The plethora of recent high-profile breaches, and the funding and attention lavished on information security teams, have forced many IT infrastructure groups – those that are responsible for the company’s hardware, software, networks, data centers, and so on – to reprioritize their strategic plans and focus on information risk management.
In fact, the security group is the only part of the infrastructure function where staffing levels are increasing. So, as they think about how to occupy their new recruits and make the most of those resources, infrastructure teams should take three steps.
Don’t (just) focus on new technology: Infrastructure organizations continue to increase their spending on information security solutions as their primary strategy for improving security. The vendor market is offering “antibiotics”, and most people are taking them.
While advanced capabilities might seem like the natural way to fight back against threats, the fact is that most attacks today are not sophisticated, and thus don’t require “antibiotics”.
As one IT security executive from CEB’s networks said, “you have to earn the right to face an advanced attack.” It’s logical if you think about it — attackers will target your weakest spots, and most of us still have some pretty basic points of vulnerability.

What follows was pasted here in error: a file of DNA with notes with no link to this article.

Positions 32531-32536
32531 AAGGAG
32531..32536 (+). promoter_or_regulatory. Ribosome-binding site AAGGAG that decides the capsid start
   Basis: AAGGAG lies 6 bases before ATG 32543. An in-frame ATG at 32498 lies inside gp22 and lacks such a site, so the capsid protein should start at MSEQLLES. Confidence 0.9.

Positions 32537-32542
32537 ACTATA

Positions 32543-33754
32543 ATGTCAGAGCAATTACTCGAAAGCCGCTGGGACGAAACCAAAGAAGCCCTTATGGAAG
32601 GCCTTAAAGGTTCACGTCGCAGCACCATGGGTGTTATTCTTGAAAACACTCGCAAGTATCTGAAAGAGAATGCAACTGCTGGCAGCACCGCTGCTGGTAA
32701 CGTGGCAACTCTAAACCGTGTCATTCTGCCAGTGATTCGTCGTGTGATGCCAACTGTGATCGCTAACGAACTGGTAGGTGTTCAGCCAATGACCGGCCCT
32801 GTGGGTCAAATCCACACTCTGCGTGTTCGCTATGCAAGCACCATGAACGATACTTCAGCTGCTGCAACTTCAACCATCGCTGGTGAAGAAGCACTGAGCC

Focus on basic security hygiene, not “antibiotics”: What we know from medicine is true also in security — many diseases can be mitigated through good personal hygiene, avoiding the need for antibiotics.
Security hygiene refers to any fundamental security activities established to protect the organization such as system patching, up-to-date antivirus, correct system configurations, intrusion detection systems, data loss prevention, and employee awareness.
Good hygiene can certainly help your company to block the bulk of attacks, but the value of hygiene is larger than that. It enables managers to improve its signal-to-noise ratio and improve visibility into what advanced attackers are doing (identifying where or when you truly do need “antibiotics”).
The first question in today’s environment shouldn’t necessarily be which security technologies should we upgrade, but where should we make sure we have good hygiene in place.
Turn security scrutiny into a positive: The silver lining in the string of breaches that have occurred over the past 12 months has got the attention of CEOs, boards, and business partners, who now own the technology projects that bring the most risk to companies and directly influence a large number of line-level employees that can be the source of multiple data leaks or breaches.
Now is the time to capitalize on this momentum to turn senior business managers into the champions of awareness campaigns. Take the time to refocus on making these efforts effective. Training and communications should not rely on scare tactics or technical explanations, they should contain clear, simple instructions about what employees should do in their day-to-day work.
Forward-thinking teams create effective training but don’t focus only on training as a way of driving awareness. They understand that positive and negative incentives have a greater impact on employee behavior. Interestingly, the rewards for good behavior are just as effective as punishments for misbehavior, according to CEB data, so consider that when revisiting your awareness campaigns.